Tonight we’re seeing the typical schizophrenic weather that Florida exhibits during the change of seasons: Sunday, it was 92 degrees. Monday, the forecast high is 71 degrees, with a dip into the upper 30s by Tuesday evening. There is something reassuring about knowing at some point we’ll see a change of 20 degrees or so from one day to the next at least once during a season.
Saturday afternoon, I decided that since we’re not going to find a piece of property immediately, and since we’re not going to have a greenhouse at our disposal immediately – not a decent sized greenhouse, in any event – it’s time for us to try doing some container gardening (with grow lights and possibly some warmer lights eventually) and to put in some cool/cold weather vegetables. With that in mind, mom and I took ourselves over to Lowe’s and Home Depot to pick up some supplies.
The players: several different types of tomatoes (roma, supersweet 100, red cherry, big boy hybrid), zucchini, a sweet bell pepper (california wonder), jalapeno and cayenne peppers, collards, broccoli, snow peas, two kinds of lettuce (black seed Simpson, Romaine), leeks, bunching onions, and various herbs (sweet basil, oregano, curly parsley, thyme, dill). We also picked up a kumquat tree that is small but laden with fruit, a navel orange tree, and a variegated pink lemon tree (as a whim). I also plan to try some garlic, shallots, and carrots.
That all seems like quite a lot, but at the same time seems like only a little, given that there are only one or two of each. Saturday, I started all the tomatoes and peppers, zucchini, onion, and leek from seed in peat pellets, which are currently sitting warm and toasty in a small greenhouse container on the table outside in the sunroom. Sunday, I transplanted the basil, oregano, and parsley plants into pots from their peat containers, started the lettuce and dill from seed, and watered down everyone to ensure they wouldn’t go thirsty.
By next weekend, if all goes well, we should start seeing a few shoots from our peat pellets as the seeds germinate, and the lettuces ought to be pushing their way skyward as well. I’m hoping to have settled on a compost tumbler by then too, so we can begin recycling the organic matter in addition to the other recycling we do each week already.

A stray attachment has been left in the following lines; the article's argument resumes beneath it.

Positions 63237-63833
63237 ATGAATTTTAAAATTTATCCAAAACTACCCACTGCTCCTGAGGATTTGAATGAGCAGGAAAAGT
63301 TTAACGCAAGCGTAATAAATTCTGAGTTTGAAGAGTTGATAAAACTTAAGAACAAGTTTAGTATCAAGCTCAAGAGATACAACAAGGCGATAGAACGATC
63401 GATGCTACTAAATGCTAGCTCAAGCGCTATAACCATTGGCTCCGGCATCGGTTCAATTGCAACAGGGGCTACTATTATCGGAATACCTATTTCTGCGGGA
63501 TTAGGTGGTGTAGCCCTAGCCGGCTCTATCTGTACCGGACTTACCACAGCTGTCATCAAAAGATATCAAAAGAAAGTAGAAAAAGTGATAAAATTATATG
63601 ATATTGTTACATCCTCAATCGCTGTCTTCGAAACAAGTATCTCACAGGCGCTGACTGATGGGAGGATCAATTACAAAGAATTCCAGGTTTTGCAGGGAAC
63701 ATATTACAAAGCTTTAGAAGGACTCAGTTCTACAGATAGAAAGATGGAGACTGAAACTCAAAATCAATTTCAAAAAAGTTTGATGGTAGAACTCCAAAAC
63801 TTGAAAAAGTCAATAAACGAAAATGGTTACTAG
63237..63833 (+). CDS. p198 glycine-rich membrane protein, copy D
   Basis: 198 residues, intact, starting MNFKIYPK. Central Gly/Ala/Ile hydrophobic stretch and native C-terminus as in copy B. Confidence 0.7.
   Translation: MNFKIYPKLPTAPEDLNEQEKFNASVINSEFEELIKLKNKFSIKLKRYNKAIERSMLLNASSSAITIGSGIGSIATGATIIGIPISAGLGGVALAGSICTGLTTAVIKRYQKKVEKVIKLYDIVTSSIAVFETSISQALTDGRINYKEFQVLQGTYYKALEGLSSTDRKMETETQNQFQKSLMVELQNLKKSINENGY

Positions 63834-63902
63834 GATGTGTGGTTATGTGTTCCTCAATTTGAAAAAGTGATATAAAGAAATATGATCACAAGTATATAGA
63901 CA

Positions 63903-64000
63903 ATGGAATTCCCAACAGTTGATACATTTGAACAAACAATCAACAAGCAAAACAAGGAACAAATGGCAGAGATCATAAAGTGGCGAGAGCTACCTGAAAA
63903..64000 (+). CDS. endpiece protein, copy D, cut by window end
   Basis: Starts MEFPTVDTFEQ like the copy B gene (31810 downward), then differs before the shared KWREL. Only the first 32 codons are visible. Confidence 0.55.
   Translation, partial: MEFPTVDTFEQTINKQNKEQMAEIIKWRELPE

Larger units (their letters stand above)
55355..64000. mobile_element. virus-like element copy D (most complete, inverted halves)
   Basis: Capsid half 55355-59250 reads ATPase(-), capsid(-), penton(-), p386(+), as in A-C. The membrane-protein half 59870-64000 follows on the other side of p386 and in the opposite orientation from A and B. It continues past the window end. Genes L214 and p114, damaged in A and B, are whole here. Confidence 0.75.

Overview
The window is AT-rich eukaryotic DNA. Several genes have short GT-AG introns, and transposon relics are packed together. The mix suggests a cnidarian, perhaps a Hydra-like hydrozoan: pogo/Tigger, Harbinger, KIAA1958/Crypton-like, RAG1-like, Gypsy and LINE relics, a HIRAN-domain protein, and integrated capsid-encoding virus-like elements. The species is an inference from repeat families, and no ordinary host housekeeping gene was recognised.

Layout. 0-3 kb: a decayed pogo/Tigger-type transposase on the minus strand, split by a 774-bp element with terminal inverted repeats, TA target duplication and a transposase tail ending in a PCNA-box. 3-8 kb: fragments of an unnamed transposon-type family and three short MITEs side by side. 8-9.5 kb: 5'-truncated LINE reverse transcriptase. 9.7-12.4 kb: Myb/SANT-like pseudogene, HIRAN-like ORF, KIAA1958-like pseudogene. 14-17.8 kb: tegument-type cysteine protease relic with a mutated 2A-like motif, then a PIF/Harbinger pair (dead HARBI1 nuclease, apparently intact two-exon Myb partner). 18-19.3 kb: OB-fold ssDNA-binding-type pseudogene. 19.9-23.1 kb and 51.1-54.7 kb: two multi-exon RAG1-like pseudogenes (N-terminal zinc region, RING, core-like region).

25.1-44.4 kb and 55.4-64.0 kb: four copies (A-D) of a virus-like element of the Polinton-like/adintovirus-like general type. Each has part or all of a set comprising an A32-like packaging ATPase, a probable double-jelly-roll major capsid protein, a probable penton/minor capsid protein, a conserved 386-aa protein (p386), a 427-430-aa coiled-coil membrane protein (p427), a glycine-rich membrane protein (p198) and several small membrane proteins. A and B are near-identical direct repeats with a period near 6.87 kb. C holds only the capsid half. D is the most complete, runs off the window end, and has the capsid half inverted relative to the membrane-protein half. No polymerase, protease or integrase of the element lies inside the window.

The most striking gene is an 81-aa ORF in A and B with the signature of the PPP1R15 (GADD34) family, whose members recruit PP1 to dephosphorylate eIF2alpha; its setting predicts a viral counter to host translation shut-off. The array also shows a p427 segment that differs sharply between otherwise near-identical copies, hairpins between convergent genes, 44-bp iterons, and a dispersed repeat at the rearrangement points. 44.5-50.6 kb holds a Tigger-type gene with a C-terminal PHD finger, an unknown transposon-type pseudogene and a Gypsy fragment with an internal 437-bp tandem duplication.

Monday is reserved for transplanting the collards into the ground in front of the row where the peas will be sowed – after that row is dug, of course. Our winter is forecast to be pretty mild, and I think with the grow/heat lamps on the containers and the hardier vegetables in the soil, we should see a fairly good harvest in a couple of months. Knowing the zucchini, it will probably try to crawl out of its long container to take over the world, but we’re only starting three seeds to germinate, and will pare down to two plants – so we should have a good fighting chance of not being strangled by any output the plants decide to give. If we do see a heavy load, no doubt we’ll be leaving baskets on the neighbors’ doorsteps, ringing the bell, then running away. That would be a nice problem to have.
It’s good exercise, all of this, although I’m sore as hell just from the work thus far. It’s a good soreness, though, even though it’s painful: it’s the sort of pain that lets you know you’re still alive, still able to face the world, still able to do something different than your usual routine, still able to look with pride on even the small steps you’ve made. Breaking up the things that need to be done into smaller groups allows me to get something accomplished and then go back to my regular work. There’s something to be said for that.
In the meantime, I continue to look for property, and I’m poring over seed catalogues, deciding what to do for spring while seeing what the results of the winter experiments are. And when those first signs of life poke their way through the peat and soil, I’ll have my camera ready.